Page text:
Many of the Los Angeles County residents who come to see us here at the law offices of Alice A. Salvo have worked hard their entire lives to be able to offer some bit of an estate to their children. What many don’t understand is that even if one has a prepared a will and named beneficiaries, it is possible that the expenses of both life and death can end up depleting the assets to one’s estate before they’re ever able to be distributed. In this post, we’ll examine exactly how estate depletion occurs, and what, if anything, can be done to avoid it.
California residents who are concerned about issues with estate beneficiaries may wish to know the results of an estate planning survey of wealthy Americans. Their views on whom to leave their assets to and how much to give may be instructive.
California heirs and trust beneficiaries may be interested in some information about the notification responsibilities that a trustee has in trust administration. These responsibilities can affect a beneficiary's rights to the property contained in the trust, making them important to understand.
When people pass away in California, a probate court often decides what happens to their belongings. A main component of this process is deciding who are the beneficiaries of the estate. Children are usually considered heirs to an estate, even if the children are born after their parent dies. However, California law states certain conditions that must be met for children conceived and born after a parent's death to receive an inheritance.
Anyone holding a policy with a payout upon the death of the policy holder must designate beneficiaries to inherit the funds. In addition to naming beneficiaries for life insurance policies, retirement plans, annuities and IRAs, California residents should carefully consider how they select their heirs. To preserve a legacy, careful estate planning is essential.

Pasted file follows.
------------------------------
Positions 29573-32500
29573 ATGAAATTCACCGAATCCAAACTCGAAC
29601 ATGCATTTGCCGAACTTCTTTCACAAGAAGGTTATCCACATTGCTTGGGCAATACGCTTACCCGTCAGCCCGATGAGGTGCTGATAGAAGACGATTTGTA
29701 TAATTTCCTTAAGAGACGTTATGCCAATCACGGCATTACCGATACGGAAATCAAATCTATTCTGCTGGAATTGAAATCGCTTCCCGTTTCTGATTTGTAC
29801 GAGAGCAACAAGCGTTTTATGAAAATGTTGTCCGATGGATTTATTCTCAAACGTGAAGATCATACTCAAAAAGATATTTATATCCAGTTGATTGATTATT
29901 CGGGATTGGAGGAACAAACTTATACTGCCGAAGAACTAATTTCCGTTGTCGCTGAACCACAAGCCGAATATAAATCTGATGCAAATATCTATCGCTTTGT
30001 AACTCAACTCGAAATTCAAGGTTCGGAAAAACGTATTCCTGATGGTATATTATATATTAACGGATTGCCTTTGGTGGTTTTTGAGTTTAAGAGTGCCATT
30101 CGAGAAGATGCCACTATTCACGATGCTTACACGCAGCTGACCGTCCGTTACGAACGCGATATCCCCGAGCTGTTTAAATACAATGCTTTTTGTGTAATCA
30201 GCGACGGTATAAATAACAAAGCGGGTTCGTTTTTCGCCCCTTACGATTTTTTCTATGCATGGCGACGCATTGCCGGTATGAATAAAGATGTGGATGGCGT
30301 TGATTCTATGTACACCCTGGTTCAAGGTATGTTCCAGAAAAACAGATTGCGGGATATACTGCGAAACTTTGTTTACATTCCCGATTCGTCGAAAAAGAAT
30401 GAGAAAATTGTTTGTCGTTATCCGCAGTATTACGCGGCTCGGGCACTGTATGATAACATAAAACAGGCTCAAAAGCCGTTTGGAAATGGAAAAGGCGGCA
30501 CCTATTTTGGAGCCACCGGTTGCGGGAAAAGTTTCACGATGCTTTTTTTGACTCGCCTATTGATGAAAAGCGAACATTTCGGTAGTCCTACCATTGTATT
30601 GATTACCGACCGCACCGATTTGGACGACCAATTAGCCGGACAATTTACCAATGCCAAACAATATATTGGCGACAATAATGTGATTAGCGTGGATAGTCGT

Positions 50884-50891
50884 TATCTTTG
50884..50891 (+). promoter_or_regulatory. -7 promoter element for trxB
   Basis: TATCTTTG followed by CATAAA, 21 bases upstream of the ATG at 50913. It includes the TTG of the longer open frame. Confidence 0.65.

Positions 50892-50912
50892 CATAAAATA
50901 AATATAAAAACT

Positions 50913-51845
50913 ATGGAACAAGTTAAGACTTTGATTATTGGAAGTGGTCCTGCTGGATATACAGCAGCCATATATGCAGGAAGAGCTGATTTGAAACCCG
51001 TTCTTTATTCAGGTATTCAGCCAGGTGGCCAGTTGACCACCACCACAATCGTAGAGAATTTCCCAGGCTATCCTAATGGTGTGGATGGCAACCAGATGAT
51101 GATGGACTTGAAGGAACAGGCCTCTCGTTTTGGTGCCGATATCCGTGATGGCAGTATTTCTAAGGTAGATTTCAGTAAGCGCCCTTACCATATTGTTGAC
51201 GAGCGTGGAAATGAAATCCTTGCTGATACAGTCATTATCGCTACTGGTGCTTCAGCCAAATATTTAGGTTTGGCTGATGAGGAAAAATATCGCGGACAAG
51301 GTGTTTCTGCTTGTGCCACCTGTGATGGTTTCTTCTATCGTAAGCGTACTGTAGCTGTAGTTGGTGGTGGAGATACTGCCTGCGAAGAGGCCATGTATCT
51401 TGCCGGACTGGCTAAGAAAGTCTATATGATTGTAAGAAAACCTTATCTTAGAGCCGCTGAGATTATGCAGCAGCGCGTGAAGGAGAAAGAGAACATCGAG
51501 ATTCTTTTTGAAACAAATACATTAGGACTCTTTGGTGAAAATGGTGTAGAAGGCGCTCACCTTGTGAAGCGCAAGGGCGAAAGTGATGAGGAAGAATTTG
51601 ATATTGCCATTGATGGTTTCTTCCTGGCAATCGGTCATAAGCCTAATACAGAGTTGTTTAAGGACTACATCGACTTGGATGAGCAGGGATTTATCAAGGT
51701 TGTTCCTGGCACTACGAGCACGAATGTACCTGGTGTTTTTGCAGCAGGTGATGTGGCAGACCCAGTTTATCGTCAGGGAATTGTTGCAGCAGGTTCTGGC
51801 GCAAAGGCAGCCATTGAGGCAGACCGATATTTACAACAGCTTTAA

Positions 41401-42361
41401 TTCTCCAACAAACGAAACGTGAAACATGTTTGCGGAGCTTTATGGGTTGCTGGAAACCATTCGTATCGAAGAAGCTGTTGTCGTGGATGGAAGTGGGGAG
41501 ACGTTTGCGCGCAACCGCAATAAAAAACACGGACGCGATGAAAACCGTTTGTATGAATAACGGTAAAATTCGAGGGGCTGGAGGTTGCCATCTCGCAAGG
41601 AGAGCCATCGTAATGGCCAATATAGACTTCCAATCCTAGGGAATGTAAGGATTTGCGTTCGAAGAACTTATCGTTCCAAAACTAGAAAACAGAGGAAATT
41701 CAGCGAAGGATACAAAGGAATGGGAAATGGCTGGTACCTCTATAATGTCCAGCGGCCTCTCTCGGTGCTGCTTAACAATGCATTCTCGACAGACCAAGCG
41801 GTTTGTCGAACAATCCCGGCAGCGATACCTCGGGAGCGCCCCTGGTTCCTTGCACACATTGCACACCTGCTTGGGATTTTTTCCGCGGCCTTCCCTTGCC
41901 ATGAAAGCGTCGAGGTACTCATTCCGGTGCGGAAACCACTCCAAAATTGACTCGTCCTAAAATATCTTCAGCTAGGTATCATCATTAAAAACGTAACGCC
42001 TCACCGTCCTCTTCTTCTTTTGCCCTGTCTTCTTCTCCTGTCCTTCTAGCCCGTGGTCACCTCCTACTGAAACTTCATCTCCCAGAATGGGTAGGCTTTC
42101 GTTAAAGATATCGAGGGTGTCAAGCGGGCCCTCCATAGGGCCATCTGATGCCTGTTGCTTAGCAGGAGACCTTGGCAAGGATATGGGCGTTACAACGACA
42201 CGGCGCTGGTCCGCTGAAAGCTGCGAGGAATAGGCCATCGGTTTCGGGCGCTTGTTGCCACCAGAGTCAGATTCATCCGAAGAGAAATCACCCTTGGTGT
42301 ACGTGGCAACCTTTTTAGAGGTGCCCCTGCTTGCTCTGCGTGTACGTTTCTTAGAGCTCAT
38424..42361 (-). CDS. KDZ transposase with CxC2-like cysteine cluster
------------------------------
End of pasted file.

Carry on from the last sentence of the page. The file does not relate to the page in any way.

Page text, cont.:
Many California readers are familiar with the main documents used in estate planning. They are the will, the living will, the financial power of attorney and the health care power of attorney. Even if a person has what they believe is a legal, indisputable will, his or her heirs may not get assets intended for them. That is because the beneficiaries named in numerous financial documents have precedence over what is stated in the will.
Many California residents who have thought about their loved ones and want to protect their future may have established a will years ago. However, in some situations, individuals may leave unintentional beneficiaries such as ex-spouses because they have neglected to make the necessary changes.
Many Californians make the mistake of thinking that their estate is too small to need a will. But officially naming beneficiaries, regardless of the size of the estate, is a critical step in ensuring your wishes are carried out after your death. If not, the situation can become contentious as the family tries to determine your wishes after you’re gone.
There was a time when deciding who would receive your worldly possessions was a relatively simple task. More often than not, the eldest son would be the heir to the family fortune and the story would end there. Those days have long passed, though and the topic of beneficiaries, especially over the last couple of generations, has become a great debate for Californians.
When actor Philip Seymour Hoffman died suddenly on Feb. 2 at age 46, he left behind his life partner Marianne and their three children. His net worth was estimated at $35 million and, in 2004, around the time their first child was born, he executed a will leaving everything to Marianne.